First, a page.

22220.013 The Rise and Fall of the Proud

When pride comes, then comes disgrace, but with humility comes wisdom. (Proverbs 11:2)

Better to be a nobody and yet have a servant than pretend to be somebody and have no food. (Proverbs 12:9)

Man is tested by the praise he receives. (Proverbs 27:21b)

Years ago, when I hosted a Phil-Donahue-style TV talk show syndicated in Canada, the producer told me, “We can make you a household name in ninety days.” I noticed that my head swelled slightly at the thought. Celebrity can do that.

Pride is something the Scriptures says God “hates.” He hates even a “proud look.” Why is pride such a big, bad deal to God? There are lots of reasons. Pride causes us to look down on others and push them down, hold a dangerously exaggerated view of ourselves, demand to be served rather than to serve, and—worst of all—steal glory due only to God. E-G-O is “Edging God Out.”

Proverbs 11:2 creates an equation which basically says, “Pride is to disgrace as humility is wisdom.” This equation reveals a positive correlation between the size of one’s ego and the probability of humiliation. Thus, arrogance is, in the end, really stupid.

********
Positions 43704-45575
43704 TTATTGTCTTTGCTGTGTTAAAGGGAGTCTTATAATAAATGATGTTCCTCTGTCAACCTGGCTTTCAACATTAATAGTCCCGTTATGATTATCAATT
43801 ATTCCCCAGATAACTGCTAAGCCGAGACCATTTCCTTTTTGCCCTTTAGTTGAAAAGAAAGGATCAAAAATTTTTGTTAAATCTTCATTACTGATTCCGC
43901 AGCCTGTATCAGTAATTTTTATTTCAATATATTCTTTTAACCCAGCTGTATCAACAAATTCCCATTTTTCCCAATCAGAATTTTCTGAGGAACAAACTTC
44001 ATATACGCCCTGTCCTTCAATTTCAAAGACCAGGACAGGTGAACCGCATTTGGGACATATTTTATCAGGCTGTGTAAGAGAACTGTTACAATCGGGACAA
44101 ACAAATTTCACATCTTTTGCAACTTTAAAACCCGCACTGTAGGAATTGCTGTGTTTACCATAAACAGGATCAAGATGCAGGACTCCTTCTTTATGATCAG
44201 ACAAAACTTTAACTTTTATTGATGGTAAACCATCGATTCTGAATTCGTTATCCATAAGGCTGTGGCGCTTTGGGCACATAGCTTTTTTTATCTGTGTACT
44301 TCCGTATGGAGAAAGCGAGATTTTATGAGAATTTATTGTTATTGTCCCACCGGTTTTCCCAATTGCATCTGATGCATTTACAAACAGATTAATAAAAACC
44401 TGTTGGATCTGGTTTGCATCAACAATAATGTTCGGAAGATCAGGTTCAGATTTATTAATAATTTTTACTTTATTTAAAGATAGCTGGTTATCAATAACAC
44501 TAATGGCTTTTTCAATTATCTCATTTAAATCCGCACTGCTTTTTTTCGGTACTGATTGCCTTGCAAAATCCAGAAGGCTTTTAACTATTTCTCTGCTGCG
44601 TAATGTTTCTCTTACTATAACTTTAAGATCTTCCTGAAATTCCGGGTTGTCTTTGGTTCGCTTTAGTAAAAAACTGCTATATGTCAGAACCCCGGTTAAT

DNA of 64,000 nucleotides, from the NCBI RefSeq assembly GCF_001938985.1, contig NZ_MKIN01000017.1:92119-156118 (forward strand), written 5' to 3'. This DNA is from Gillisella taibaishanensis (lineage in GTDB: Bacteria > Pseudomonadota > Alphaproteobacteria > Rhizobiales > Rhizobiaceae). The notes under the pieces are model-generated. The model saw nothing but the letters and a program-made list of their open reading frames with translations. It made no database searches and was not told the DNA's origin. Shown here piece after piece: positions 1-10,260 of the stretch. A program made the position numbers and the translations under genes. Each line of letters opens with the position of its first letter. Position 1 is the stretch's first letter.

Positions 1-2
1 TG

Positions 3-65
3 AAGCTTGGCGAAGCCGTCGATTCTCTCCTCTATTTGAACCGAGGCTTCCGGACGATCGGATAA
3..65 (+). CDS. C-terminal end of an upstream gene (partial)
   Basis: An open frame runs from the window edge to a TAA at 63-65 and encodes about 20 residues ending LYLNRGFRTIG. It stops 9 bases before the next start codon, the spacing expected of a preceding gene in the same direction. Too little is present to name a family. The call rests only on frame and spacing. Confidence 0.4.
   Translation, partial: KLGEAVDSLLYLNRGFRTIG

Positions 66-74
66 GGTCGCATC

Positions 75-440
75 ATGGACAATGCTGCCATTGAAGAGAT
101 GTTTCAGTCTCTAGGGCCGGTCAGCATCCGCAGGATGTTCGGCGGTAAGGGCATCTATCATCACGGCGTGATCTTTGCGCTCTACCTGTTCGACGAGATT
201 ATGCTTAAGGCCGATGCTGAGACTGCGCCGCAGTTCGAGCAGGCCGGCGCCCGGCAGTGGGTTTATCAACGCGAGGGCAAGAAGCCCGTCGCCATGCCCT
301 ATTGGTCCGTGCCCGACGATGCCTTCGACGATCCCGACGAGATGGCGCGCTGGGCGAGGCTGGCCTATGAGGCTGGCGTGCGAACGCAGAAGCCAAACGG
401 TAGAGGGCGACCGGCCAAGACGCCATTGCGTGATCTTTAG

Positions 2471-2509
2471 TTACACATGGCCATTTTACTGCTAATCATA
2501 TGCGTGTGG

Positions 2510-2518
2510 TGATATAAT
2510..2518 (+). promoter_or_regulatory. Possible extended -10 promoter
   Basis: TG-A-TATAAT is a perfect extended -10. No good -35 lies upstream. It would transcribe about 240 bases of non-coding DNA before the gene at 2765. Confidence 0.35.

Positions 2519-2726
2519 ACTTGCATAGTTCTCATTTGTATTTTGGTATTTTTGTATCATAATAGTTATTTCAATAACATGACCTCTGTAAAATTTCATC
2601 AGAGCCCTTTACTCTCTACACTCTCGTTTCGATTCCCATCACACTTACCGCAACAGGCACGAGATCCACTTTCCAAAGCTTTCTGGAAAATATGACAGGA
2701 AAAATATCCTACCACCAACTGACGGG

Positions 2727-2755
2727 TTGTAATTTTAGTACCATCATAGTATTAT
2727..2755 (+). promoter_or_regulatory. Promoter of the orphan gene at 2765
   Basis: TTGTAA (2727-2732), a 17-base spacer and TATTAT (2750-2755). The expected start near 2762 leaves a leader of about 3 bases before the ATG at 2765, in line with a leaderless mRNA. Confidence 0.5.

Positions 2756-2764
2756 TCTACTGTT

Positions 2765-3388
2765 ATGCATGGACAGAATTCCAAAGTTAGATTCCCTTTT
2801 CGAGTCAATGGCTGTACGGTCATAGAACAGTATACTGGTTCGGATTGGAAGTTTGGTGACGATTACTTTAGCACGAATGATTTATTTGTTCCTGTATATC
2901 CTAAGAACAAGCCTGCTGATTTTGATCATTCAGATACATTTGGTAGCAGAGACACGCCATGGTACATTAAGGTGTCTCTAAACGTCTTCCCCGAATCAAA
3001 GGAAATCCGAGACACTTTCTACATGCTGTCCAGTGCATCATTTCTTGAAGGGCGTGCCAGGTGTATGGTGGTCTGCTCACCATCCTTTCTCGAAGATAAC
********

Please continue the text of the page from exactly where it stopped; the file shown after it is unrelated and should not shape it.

Principle: The same wind that puffs an ego blows away one’s potential for true honor.

In a New York Times article, Brad Pitt talked about being a celebrity: “We can get away with things that other people can’t, and you start to believe the lie that you are special, that you’re better than other people. You start demanding that kind of treatment. Most of the time I fight it, because I know I’m going to get older and it’s going to go away, but at times I succumb to it.” Proverbs 12:9 confirms Brad’s perspective. Praise fades. Character, wisdom, and righteous gain don’t.

Principle: Success can’t be equated with adulation. A miserably indebted celebrity is far worse off than a well-served, debt-­free nobody.

Finally, fame is not a friend and, as such, should not be pursued. Solomon had his share of it and knew that the praise of people is a horrible trial…like a crucible for silver or a furnace for trying gold (Proverbs 27:21a).

Principle: Those who feed on their praise are plunging head­-long into the greatest fiery test of their lives. Not many will survive with their souls.

[from “Wisdom for the Trenches” by Dr. Larry W. Poland]